Hello, I was diagnosed with Prostate cancer when I was 50. In June of 2005 I was told that I had Cancer and they recommended surgery because I was so young. My Gleason score was 8 but because of the biopsy they believed the cancer was confined to a nodule on the left side of the prostate. I was told that I was very lucky because they believed that the surgery would get it all. After the surgery (August 2005) they told us that it was far more advanced than they thought. But they were optimistic that they had removed all of the cancer. PSA started climbing about 6 months later but at a very slow rate so they did not worry too much. My PSA was 2.8 when they did the surgery and 0.1 after the surgery. When it reached 7.2 in 2007, it was decided that radiation was next. After 35 treatments (every day foir 7 weeks, except weekends) the PSA did not change. After that they did hormone blocking and numerous other drugs and finally chemo in 2011. Chemo did not work so after 6 treatments that was stopped. I am now on Zytiga. I have asked my oncologist what the expectation is from this drug and all he says is that it is very promising. My question is this - Has anyone been on this drug and for how long and has it helped? My PSA which was 296 at the start of the Zytiga, has gone to 118 and now is 165. All in about 10 weeks. Everything I have read does not indicate a whole lot of time left and I am wondering if there is something else I should be doing.

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Has your cancer spread? If it has you may be eligible for Provenge and you should ask your doctor about it.

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Hi, yes I now have metastatic castration-resistant prostate cancer in my bones. That is why I am now on Zytiga. But I will ask about Provenge on my next visit.

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You should go to Provenge.com and watch the videos there about Provenge. Most experts say Provenge should be given as early as possible--its administration is three infusions over one month and then the treatment is done. The Journal of Clinical Oncology suggests that Provenge be given before Zytiga, since then the patient can have the benefits of both. If you wait until after Zytiga, you may be delaying Provenge starting to work for many months. The average course of therapy on Zytiga is 8 months and that's 8 months during which your immune system is not being ramped up by Provenge.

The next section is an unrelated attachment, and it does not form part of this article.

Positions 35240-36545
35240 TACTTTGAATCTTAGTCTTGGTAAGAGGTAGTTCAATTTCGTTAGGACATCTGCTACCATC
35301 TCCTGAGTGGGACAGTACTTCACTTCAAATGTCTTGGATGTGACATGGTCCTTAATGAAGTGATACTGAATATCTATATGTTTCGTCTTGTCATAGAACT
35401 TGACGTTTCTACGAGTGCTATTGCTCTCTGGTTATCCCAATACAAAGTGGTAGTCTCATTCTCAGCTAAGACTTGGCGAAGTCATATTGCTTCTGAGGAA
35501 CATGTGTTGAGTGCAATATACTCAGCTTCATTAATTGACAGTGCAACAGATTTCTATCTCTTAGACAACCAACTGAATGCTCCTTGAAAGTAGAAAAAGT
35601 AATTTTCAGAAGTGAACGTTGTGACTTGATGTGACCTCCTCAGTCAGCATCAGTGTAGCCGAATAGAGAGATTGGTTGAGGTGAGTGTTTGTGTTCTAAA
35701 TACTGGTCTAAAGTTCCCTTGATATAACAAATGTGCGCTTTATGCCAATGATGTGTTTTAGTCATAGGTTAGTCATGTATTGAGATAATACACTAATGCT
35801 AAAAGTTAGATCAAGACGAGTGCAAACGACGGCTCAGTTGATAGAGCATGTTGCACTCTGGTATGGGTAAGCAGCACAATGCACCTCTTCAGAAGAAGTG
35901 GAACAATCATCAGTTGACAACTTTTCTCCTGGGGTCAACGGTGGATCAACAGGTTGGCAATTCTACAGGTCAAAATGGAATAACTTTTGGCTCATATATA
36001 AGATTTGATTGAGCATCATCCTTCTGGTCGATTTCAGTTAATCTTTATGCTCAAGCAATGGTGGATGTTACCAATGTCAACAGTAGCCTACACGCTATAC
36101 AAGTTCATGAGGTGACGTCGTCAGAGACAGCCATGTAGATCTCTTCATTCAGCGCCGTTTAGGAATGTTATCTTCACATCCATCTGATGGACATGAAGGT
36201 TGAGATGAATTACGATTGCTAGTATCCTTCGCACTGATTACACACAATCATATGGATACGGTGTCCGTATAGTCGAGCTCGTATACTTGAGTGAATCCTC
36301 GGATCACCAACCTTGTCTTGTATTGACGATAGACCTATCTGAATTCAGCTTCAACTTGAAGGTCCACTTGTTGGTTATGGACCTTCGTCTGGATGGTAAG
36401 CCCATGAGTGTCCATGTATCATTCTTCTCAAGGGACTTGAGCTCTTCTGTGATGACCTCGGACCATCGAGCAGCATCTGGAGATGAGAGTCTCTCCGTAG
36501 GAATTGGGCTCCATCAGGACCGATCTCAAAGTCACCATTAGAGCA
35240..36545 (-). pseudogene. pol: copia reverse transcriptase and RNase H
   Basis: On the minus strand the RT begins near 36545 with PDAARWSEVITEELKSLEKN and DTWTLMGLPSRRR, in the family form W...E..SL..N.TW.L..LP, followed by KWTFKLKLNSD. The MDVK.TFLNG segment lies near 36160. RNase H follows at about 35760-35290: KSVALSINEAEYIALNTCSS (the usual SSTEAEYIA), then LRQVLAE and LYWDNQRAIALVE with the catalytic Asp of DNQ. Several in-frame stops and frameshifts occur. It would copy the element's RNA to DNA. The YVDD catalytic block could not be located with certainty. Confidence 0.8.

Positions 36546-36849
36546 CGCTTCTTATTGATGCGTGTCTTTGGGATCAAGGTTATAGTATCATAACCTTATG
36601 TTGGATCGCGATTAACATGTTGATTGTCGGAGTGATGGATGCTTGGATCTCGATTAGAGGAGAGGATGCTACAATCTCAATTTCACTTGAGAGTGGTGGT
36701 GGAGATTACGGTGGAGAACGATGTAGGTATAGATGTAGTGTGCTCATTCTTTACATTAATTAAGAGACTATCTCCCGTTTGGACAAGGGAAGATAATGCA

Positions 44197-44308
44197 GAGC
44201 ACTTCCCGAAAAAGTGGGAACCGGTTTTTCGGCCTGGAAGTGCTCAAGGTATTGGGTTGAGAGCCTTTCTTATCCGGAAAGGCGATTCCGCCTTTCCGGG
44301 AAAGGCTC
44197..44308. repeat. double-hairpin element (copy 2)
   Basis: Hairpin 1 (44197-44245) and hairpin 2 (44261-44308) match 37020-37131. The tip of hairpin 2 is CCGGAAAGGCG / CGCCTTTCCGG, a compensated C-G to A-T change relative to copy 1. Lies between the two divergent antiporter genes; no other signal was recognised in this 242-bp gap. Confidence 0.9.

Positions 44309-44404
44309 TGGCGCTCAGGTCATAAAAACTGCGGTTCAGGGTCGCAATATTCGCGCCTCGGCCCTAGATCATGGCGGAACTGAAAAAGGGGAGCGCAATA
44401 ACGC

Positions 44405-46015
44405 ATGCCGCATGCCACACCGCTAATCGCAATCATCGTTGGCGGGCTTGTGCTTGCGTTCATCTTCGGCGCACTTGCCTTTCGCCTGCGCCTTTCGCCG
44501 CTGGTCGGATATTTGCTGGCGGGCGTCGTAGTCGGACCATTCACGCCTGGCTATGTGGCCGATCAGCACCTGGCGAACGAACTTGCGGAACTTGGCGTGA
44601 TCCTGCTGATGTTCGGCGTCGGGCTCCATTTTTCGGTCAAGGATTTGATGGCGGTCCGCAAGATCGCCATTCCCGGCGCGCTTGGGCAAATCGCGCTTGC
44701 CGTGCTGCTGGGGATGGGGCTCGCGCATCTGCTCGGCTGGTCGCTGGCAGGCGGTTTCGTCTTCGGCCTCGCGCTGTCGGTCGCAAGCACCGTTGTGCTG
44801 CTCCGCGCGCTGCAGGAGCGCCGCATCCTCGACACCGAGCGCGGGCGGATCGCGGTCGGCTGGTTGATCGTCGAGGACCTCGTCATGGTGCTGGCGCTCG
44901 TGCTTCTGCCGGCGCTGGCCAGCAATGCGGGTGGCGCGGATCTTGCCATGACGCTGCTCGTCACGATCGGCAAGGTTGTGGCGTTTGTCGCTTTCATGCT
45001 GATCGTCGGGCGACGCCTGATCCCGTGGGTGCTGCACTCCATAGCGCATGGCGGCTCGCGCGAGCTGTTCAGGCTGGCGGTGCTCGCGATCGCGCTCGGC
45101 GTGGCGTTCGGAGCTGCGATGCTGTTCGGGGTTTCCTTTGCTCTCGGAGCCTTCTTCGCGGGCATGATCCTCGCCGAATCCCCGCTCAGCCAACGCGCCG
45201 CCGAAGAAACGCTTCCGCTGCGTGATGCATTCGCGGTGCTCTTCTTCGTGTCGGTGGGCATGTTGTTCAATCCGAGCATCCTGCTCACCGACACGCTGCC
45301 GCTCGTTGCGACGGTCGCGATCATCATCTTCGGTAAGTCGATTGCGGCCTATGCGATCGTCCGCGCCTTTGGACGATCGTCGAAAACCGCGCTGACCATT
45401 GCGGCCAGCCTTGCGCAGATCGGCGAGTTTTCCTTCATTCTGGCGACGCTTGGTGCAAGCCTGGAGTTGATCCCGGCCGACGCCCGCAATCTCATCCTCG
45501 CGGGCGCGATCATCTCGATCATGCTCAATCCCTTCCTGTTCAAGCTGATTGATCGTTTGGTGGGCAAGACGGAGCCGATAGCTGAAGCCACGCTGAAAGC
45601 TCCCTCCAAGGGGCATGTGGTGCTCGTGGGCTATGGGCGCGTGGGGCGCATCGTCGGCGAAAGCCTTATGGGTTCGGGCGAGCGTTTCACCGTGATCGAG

Here's the JCO article link. If I were you I'd print out this article and take it in to discuss with your doctor.


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I'm in similar situation. I had proton treatment in 2009 but my cancer was already metastatic. Did 3 treatments of Docetaxel chemo then switched to Cabazitaxel (jevtona) for 6 infusions. Castration resistant cancer was not slowed down. On October 21, I started Zytiga and my PSA dropped but now it seems to have leveled of at 47. My oncologist here at Penn State Hershey Cancer Center is planning to get me in some clinical trial. PSA growth has been stopped but CT scans indicate that cancer in lymphs is growing. Fortunately nothing went to the bones yet. For some reason oncologist is not too keen on Provenge. Need to ask why. In 10 days I'll see him again and see if he found clinical trials where I would be accepted.

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Forgot to add, some of the members of USTOO group recommended a consultation with Dr. "Snuffy" Myers so I'm going in 3 weeks. He has a good lecture utubes at
You'll find allot of useful information. One of the members was given 7 mo. to a year to live. He started to work with Dr. Myers and has survived 7 years now.

SaulK - Good article from your link.

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I was in a clinical trial before the chemo. The medicine was called RAD001. I was not allowed to stay in the trial even though it appeared to be helping the cancer. The reason was that less than 1% of the subjects in the trial ended up with lung problems and although I had never had lung issues before I fell into that less than 1% group. I was then put on ketoconazole and after 6 months was taken off of that because it too stopped working. I seem to be able to tolerate things well for the first 3 months or so than it all goes to hell.